On a side note, little did we know till this morning, that a tree on our driveway fell over in the torrential rain – falling across the road, making it impassable, AND, knocking out the power lines. We heard someone with a chainsaw out in the rain and the dark cutting the tree up and moving it off the road. It was a huge hazard – as it is super dark here, and in the rain, coming up the road and coming upon a fallen tree after you’ve already hit it with your car or motorbike would be really bad. Emergency crews came in the wee hours of the night to fix the power lines, in the dark, and in the rain – and they’re yelling at each other right outside our bedroom window. We woke up this morning to power – thank you CR emergency crews. There are pictures in the album of the tree and the road.
A few nights earlier, we killed a tarantula like spider that came out from under the stove and scared off a very large orange spider from off the terrace column. Seriously, every day is like an adventure. We never know if it will be a cool – check this out kind of experience or a machete-bug-killing-get-your-feet-off-the-floor trauma!
The really cool things have been seeing monkeys in the trees right behind our house, many many tucans, the amazing humming birds, numerous other birds that we can’t even identify, the amazing gecko’s that we love because they eat mosquito’s, to the iguana’s who we hear and see in our trees munching on leaves. The jungle and valley in front of us is better than TV – constantly changing with the weather and the clouds. The more it rains, the more we see massive waterfalls on the other side of the valley.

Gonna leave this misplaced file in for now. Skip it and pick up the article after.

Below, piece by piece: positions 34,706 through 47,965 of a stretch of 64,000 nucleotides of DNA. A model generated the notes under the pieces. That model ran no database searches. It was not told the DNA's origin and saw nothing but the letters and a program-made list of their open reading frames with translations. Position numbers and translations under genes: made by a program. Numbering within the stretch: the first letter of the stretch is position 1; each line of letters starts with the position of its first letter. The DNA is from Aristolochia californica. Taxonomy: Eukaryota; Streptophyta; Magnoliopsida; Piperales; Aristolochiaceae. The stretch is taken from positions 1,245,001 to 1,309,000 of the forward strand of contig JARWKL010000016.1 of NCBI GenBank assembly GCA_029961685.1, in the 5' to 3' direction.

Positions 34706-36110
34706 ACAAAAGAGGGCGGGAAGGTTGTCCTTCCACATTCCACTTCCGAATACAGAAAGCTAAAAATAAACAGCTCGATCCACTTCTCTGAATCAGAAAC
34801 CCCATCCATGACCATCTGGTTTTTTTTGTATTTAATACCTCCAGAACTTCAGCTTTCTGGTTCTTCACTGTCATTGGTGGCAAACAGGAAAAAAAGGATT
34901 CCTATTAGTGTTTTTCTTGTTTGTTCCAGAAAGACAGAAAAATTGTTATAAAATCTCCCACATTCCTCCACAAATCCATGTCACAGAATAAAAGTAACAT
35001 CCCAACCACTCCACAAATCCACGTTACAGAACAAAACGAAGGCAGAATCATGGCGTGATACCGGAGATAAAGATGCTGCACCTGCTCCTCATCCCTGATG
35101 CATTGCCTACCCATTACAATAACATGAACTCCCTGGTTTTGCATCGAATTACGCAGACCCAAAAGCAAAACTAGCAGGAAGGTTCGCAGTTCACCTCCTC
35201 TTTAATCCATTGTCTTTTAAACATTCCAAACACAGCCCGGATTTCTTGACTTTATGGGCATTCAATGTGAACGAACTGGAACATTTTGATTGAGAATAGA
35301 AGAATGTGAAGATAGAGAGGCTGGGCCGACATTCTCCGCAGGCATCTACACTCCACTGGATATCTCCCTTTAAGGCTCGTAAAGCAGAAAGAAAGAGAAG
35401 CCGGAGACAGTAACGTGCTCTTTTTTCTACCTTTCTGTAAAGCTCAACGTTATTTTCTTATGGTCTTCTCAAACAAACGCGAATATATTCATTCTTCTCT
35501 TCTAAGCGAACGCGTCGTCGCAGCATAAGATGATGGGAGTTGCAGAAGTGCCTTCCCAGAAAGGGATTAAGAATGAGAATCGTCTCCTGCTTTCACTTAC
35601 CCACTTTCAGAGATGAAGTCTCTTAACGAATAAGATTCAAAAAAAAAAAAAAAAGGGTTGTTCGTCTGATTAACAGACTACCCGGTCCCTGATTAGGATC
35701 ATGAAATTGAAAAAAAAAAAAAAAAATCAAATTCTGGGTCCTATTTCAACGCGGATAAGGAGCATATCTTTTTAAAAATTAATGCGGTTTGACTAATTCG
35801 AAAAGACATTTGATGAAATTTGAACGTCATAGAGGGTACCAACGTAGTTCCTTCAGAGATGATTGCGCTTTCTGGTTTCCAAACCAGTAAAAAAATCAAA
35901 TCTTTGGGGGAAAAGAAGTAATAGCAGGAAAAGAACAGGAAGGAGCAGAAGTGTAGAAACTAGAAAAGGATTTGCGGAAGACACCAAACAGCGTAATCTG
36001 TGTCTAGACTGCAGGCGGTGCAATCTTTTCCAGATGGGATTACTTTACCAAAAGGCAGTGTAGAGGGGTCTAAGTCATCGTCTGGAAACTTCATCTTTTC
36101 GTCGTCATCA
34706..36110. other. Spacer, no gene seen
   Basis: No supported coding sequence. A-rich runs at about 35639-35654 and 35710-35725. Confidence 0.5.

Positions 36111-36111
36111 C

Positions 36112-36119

Oh, and the other awesome thing? we throw all our composting over the hedge into the jungle. All the bugs and critters eat them all up within a few hours – there’s something so gratifying about chucking banana peels, egg shells, tops of pineapples, mango bits and so much more, over the hedge and into the jungle below. 🙂
I’m sure there’s lots I’m forgetting, and remember that the pictures do not capture anywhere near the incredible beautiful area that we live in. Pura Vida.